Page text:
Advantages of the policy include the following:
As emphasizd above, the insured can qualify for the benefit if s/he requires assistance for only one of the six basic functions for daily living.
There are no policy fees associated with the plan.
Disadvantages of the policy include the policy:
The maximum daily benefit for the plan of $50.00 a day, or $1500/month is quite low when compared against other plans on the market. By comparison, RBC Insurance, the leading Long-term Care provider in Canada offers maximum benefits as high as $300/day ($9,000/month).
There's also no premium guarantee on the policy premium. Most companies offer a premium guarantee for at least the first five policy years.
The following is a quote for a 60-year-old female non-smoker
Benefit amount: $50.00/day or $1,500/month
Elimination Period: No days for facility care and 90 for home care
Benefit Period: 80% for the first 720 days and 100% for the next 1080 days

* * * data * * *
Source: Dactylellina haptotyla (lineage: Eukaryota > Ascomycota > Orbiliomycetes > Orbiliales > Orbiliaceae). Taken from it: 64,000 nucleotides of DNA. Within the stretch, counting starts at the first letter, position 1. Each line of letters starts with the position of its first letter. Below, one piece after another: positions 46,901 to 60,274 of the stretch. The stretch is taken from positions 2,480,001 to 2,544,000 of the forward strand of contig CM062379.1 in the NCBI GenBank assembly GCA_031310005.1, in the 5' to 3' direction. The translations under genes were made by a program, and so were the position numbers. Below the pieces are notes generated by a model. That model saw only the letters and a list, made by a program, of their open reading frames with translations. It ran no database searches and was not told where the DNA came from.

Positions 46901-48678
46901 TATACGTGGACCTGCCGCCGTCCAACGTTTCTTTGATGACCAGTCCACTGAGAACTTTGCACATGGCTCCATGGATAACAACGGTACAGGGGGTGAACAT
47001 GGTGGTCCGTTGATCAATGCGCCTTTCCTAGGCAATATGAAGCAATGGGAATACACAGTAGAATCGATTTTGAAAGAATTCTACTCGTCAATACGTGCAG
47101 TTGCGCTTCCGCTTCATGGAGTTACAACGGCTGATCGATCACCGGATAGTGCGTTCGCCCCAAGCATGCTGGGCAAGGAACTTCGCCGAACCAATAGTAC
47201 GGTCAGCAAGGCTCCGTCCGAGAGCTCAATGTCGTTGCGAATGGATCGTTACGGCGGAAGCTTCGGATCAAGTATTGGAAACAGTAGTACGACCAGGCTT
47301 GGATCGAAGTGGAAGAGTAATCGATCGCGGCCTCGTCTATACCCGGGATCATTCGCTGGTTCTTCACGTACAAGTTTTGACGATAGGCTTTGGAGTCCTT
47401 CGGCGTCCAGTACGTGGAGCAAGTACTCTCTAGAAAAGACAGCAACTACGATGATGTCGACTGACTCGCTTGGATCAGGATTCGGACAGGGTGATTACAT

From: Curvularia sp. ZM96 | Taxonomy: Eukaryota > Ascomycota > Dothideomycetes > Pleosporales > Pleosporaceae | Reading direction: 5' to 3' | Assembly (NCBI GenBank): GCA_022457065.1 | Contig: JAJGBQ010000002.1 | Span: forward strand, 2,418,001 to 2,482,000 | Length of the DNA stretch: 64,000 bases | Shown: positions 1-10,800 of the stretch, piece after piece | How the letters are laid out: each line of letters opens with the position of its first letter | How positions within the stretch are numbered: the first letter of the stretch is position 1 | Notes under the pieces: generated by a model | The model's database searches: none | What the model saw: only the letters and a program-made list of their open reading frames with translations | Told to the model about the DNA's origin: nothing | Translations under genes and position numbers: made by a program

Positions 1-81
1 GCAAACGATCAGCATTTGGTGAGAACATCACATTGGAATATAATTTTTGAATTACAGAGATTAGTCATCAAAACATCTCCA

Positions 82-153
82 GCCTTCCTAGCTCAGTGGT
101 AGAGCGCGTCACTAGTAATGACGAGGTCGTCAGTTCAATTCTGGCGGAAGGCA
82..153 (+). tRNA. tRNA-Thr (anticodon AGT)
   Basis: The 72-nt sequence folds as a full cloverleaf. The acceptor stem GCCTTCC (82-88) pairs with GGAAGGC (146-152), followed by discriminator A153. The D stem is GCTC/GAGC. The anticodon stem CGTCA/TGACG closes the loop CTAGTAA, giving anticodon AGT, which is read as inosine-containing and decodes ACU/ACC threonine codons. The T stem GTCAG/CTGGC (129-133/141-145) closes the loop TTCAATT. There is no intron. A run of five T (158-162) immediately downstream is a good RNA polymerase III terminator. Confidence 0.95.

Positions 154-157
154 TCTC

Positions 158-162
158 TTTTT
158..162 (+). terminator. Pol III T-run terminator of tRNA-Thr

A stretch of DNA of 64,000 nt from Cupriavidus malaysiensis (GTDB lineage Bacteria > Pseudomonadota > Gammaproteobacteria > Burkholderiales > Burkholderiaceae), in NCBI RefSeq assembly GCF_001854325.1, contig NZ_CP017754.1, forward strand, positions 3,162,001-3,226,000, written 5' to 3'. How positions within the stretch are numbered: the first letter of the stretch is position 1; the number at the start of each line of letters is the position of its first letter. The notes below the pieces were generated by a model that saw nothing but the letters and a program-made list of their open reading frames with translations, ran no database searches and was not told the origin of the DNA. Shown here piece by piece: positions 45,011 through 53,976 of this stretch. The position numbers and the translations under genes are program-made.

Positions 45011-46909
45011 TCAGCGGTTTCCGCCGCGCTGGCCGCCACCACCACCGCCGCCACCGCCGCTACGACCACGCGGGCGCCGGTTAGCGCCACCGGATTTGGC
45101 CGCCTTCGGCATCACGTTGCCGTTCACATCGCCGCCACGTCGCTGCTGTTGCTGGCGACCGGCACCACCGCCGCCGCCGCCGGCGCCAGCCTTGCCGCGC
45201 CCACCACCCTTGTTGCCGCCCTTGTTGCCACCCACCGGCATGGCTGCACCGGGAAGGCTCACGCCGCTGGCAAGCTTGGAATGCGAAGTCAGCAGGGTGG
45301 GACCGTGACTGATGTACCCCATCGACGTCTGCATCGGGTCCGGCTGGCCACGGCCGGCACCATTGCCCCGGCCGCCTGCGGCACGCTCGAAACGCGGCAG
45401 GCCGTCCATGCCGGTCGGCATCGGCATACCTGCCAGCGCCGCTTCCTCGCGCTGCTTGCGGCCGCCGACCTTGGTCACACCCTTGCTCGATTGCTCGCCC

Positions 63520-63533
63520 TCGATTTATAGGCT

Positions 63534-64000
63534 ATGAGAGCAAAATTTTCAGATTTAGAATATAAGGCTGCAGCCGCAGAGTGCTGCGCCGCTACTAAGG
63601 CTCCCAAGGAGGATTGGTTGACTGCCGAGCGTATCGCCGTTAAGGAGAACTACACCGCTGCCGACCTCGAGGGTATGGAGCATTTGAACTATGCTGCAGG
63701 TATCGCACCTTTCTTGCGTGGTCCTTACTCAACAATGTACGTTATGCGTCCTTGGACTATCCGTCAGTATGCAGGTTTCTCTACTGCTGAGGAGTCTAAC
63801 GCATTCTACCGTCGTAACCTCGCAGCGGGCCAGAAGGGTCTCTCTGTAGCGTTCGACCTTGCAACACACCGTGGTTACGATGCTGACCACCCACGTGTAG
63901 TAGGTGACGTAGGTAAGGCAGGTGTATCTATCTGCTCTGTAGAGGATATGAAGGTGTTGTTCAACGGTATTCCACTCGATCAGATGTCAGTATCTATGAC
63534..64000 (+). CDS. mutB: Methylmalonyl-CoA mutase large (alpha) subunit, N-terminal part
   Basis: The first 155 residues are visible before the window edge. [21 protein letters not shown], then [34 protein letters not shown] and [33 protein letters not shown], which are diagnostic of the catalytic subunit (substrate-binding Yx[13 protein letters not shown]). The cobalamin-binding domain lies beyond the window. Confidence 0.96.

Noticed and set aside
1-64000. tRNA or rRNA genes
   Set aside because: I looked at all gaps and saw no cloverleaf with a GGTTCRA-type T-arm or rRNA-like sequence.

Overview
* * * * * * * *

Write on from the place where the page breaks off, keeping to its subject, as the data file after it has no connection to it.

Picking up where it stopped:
Annual Premium: $1,089.15
You can get more details on Long-term Care insurance by contacting our office at 1-866-899-4849, or visit our free, Long-term Care Instant Quote Page.
The Canadian Association for the Fifty-Plus (CARP), formerly known as the Canadian Association of Retired Persons, offers a Long-term Care insurance program to its members that is underwritten by Desjardins.
The program offers essentially the same features and pricing as the plan offered by Desjardins independent brokers. The plan's premiums are guaranteed within the first five policy years and then subsequent premiums can go up on a class slide basis. The CARP Long-term Care program is also subject to a full underwriting. Although there are no discounts for non-smokers, there is a 10% discount when both husband and wife apply at the same time.